8minute Solar Energy executed a 15-year power purchase agreement with Clean Power Alliance for the 400-MW Rexford 1 Solar & Storage Center in Tulare County — which includes 180 MW/540 MWh of energy storage. When it becomes operational in 2023, Rexford will provide enough energy for over 370,000 Californians, making it the largest solar + storage project for any community choice aggregator to date.
“The recent blackouts and continued wildfires in California offer sobering proof of the urgent need for more renewable and reliable energy generation that both fortifies our grid and fights climate change – and large-scale solar paired with energy storage is the most efficient, lowest-cost way to achieve just that,” said Tom Buttgenbach, Founder and CEO of 8minute.
The Rexford 1 Solar & Storage Center will be constructed on private, low-productivity disturbed farmland in Tulare County, and is an example of the economic value that solar projects can provide to private landowners.
Construction, which will begin in early 2022, will create over 400 union construction jobs, and approximately 1,000 indirect jobs, in addition to contributing more than $200 million to the local economy over the life of the project. The investment, construction and operational inflows to Tulare County represent a huge economic boost for decades to come.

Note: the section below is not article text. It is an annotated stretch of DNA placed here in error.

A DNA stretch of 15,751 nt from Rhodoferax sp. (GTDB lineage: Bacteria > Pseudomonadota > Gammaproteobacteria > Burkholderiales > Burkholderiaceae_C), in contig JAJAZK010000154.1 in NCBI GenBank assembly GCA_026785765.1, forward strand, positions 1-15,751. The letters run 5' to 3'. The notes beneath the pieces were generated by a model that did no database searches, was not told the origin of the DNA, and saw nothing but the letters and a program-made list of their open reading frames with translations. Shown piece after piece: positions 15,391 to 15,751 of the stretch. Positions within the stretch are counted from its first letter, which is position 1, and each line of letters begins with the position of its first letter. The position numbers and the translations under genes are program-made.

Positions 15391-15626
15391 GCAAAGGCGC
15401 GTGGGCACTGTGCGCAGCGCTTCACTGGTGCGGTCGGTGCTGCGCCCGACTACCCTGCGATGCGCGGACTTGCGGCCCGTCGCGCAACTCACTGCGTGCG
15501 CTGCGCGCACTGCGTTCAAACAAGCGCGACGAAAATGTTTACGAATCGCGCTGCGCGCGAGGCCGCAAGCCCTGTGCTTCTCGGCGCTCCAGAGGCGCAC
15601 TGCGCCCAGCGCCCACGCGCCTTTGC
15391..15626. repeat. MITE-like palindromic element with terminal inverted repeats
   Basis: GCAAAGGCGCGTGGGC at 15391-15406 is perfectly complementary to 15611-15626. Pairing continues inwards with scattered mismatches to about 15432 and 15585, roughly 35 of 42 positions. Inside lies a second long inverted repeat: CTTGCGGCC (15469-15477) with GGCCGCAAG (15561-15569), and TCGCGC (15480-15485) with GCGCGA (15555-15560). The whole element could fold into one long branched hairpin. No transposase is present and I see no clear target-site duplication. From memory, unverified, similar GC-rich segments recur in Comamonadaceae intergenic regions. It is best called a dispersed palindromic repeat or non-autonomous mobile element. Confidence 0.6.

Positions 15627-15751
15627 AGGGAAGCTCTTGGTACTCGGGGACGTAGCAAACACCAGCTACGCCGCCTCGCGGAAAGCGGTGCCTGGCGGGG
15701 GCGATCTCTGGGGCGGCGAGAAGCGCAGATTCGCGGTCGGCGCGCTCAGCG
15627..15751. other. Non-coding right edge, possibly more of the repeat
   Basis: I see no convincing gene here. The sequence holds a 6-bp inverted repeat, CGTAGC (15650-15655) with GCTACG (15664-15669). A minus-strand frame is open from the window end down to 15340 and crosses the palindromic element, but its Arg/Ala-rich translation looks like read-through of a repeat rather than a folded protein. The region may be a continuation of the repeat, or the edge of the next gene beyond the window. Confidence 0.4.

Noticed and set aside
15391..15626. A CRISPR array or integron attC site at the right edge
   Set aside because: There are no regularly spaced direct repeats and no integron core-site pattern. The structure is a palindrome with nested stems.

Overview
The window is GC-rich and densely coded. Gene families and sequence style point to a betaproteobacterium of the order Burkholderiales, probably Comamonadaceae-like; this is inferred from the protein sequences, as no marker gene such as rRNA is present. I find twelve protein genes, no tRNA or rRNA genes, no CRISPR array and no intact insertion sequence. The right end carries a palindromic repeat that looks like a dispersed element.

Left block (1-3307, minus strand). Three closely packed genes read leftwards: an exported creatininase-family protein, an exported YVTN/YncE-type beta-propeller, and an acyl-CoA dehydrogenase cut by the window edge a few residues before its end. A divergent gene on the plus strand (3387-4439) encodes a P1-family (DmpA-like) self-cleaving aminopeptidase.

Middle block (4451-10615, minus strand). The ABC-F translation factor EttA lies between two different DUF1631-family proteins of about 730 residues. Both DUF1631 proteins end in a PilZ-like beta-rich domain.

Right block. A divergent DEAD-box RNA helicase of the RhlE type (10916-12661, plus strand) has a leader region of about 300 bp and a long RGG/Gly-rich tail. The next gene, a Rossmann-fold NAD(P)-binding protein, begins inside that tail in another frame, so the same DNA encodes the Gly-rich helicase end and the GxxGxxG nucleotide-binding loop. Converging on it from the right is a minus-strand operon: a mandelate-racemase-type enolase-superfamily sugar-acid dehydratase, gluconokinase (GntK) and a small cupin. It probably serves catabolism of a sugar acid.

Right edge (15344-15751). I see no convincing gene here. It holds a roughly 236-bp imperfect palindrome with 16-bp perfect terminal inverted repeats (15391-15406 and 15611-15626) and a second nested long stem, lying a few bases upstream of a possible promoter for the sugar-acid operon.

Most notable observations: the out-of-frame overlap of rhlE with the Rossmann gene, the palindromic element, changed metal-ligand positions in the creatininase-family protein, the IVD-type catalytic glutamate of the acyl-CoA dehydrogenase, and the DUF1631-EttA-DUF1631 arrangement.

“Solar-plus-storage is not only the cleanest way to increase grid reliability, it’s also the smartest and most cost-effective,” said Ted Bardacke, Executive Director of Clean Power Alliance. “We are excited to partner on a project of this scale with 8minute, a trusted Los Angeles-based developer that shares our commitment to accelerating the clean energy transition in California.”
Rexford 1 marks 8minute’s second project with Clean Power Alliance, and underscores 8minute’s continued success on record-breaking solar-plus-storage projects that are helping ensure reliability and advance California’s ambitious clean energy goals. 8minute has contracted 4.5 gigawatts of solar projects, with over 18 gigawatts of solar energy capacity and 24 gigawatt hours of storage under development across California, Texas, and the Southwestern United States.
— Solar Builder magazine